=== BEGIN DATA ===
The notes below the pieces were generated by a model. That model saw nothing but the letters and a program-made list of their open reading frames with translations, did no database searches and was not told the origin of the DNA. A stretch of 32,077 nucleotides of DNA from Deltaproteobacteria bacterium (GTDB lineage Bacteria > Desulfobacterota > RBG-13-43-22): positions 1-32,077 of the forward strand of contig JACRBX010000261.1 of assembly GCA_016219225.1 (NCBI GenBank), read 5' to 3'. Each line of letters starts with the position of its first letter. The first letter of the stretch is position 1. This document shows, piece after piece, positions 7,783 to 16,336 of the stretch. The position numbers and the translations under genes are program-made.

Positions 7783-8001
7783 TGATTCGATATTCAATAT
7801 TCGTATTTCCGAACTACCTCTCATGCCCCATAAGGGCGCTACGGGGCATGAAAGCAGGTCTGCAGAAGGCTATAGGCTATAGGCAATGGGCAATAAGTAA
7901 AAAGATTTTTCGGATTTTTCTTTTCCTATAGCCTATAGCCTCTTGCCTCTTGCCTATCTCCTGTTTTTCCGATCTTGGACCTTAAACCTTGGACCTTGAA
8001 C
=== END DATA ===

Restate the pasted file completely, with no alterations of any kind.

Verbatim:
The notes below the pieces were generated by a model. That model saw nothing but the letters and a program-made list of their open reading frames with translations, did no database searches and was not told the origin of the DNA. A stretch of 32,077 nucleotides of DNA from Deltaproteobacteria bacterium (GTDB lineage Bacteria > Desulfobacterota > RBG-13-43-22): positions 1-32,077 of the forward strand of contig JACRBX010000261.1 of assembly GCA_016219225.1 (NCBI GenBank), read 5' to 3'. Each line of letters starts with the position of its first letter. The first letter of the stretch is position 1. This document shows, piece after piece, positions 7,783 to 16,336 of the stretch. The position numbers and the translations under genes are program-made.

Positions 7783-8001
7783 TGATTCGATATTCAATAT
7801 TCGTATTTCCGAACTACCTCTCATGCCCCATAAGGGCGCTACGGGGCATGAAAGCAGGTCTGCAGAAGGCTATAGGCTATAGGCAATGGGCAATAAGTAA
7901 AAAGATTTTTCGGATTTTTCTTTTCCTATAGCCTATAGCCTCTTGCCTCTTGCCTATCTCCTGTTTTTCCGATCTTGGACCTTAAACCTTGGACCTTGAA
8001 C